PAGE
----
Ketorolac use in the pediatric surgical patient: An evidence-based practice analysis
Jason Beach, DNAP, CRNA
- Sigma Affiliation
Visits vs Downloads
Visitors - World Map
Top Visiting Countries
Top Visiting Cities
Visits (last 6 months)
Downloads (last 6 months)
Popular Works for Beach, Jason by View
Popular Works for Beach, Jason by Download
Opioid-based medications are often the first medications selected for pain control in young patients; however opioids possess several unwanted side effects such as respiratory depression, nausea, vomiting and allergic reactions. Administration of medications that support a multimodal approach to pain management is imperative. It is a longstanding belief that pediatric pain is significantly undertreated due to providers’ hesitance to use non-steroidal anti-inflammatory drugs (NSAIDs). Baley et al.1 cite that anesthesia providers have been challenged to eliminate the under treatment of pain in the pediatric population. The pediatric population is at high risk for inadequate pain management and providers should strongly consider adjunct medications in the treatment of pain.
|Type||Other Graduate Paper|
|Review Type||Faculty Approved: Degree-based Submission|
Ketorolac--Administration and Dosage;
Ketorolac--Therapeutic Use--In Infancy and Childhood;
Postoperative Pain--Drug Therapy--In Infancy and Childhood;
Postoperative Pain--Drug Therapy;
Platelet Aggregation--Drug Effects
|Grantor||Bryan College of Health Sciences|
|Level||Doctoral – Other|
All rights reserved by the author(s) and/or publisher(s) listed in this item record unless relinquished in whole or part by a rights notation or a Creative Commons License present in this item record.
All permission requests should be directed accordingly and not to the Sigma Repository.
All submitting authors or publishers have affirmed that when using material in their work where they do not own copyright, they have obtained permission of the copyright holder prior to submission and the rights holder has been acknowledged as necessary.
The following license files are associated with this item:
Showing items related by title, author, creator and subjects.
How does standard use of a rectal acetaminophen/intravenous (IV) opioid combination compare to IV opioid alone in improved comfort levels and decreased overall opioid use in full-term infants post open heart repair? Ochsenreither, Jacqueline M.Pediatric cardiothoracic surgical patients experience varying degrees of pain in the immediate post-operative period. Multiple analgesic modalities can be utilized to effectively manage pain in this specific patient ...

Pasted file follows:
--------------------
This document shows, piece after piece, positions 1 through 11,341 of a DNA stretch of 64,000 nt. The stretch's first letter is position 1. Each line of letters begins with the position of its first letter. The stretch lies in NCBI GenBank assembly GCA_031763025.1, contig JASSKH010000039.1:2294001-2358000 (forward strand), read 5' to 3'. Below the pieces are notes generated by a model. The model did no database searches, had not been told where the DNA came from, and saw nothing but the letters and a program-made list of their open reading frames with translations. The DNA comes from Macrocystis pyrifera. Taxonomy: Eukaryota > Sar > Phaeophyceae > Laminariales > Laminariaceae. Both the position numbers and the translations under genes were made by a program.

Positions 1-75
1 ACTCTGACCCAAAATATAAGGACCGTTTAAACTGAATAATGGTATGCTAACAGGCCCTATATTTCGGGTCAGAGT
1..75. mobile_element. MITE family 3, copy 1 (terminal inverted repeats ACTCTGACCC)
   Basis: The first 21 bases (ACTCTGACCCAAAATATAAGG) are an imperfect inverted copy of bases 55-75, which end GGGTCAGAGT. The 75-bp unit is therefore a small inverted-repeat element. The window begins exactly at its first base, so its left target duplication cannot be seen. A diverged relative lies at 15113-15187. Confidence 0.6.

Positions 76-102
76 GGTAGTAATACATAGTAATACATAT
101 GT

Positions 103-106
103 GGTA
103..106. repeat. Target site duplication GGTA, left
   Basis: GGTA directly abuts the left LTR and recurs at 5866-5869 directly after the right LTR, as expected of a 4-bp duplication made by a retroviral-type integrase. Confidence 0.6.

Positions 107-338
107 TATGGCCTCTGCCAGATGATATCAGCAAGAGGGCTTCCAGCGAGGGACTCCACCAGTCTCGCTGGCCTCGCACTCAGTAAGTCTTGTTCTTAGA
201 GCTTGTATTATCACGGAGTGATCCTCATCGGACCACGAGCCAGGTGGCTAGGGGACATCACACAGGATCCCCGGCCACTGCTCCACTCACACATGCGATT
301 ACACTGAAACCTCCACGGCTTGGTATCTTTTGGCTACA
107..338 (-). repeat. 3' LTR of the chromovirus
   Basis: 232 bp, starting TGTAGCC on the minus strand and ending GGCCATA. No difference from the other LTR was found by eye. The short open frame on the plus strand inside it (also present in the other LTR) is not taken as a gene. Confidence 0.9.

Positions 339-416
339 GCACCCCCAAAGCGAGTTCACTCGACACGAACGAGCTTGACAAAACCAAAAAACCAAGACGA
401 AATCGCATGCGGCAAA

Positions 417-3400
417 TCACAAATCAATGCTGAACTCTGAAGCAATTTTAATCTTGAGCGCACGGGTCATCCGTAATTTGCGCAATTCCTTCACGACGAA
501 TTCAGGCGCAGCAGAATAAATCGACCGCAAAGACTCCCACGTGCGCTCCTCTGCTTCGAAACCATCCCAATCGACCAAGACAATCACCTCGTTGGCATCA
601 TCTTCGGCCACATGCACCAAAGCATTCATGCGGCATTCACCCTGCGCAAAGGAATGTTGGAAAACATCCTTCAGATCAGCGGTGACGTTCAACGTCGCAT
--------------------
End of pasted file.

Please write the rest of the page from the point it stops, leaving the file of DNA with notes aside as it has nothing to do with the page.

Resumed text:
Increasing the use of intraoperative IV acetaminophen among pediatric dental, adenoidectomy and circumcision surgical patients Warmoth, Amanda Ann (2016-03-17)Session presented on Friday, July 24, 2015: Narcotics given for pain relief have many undesired side effects. Currently anesthesia practice at a large outpatient pediatric surgical facility regarding IV acetaminophen ...
Effects of perioperative Midazolam administration on postoperative nausea and vomiting in patients undergoing general anesthesia: An evidence-based practice analysis McMillin, Haley R.Patients undergoing general anesthesia are at risk of developing postoperative nausea and vomiting (PONV) with reported incidences ranging from 30% to as high as 80% in high-risk populations. The fear of experiencing nausea ...
Perioperative low-dose ketamine infusion and its impact on postoperative pain: An evidence based practice analysis van den Hoven, Joseph Edward (2018-05-31)Acute pain after surgery is a common problem with multiple consequences. Patients, anesthesia professionals, and surgeons want adequate pain control with minimal side effects. Opioid analgesics are commonly relied upon in ...
Is it pain or too much pain medication? Bauerle, Leslie (6/11/2018)Delirium is one of the most common undesirable consequences in older adult surgical patients. Studies have suggested that uncontrolled pain, in addition to overmedicating with opioids, may trigger an episode ...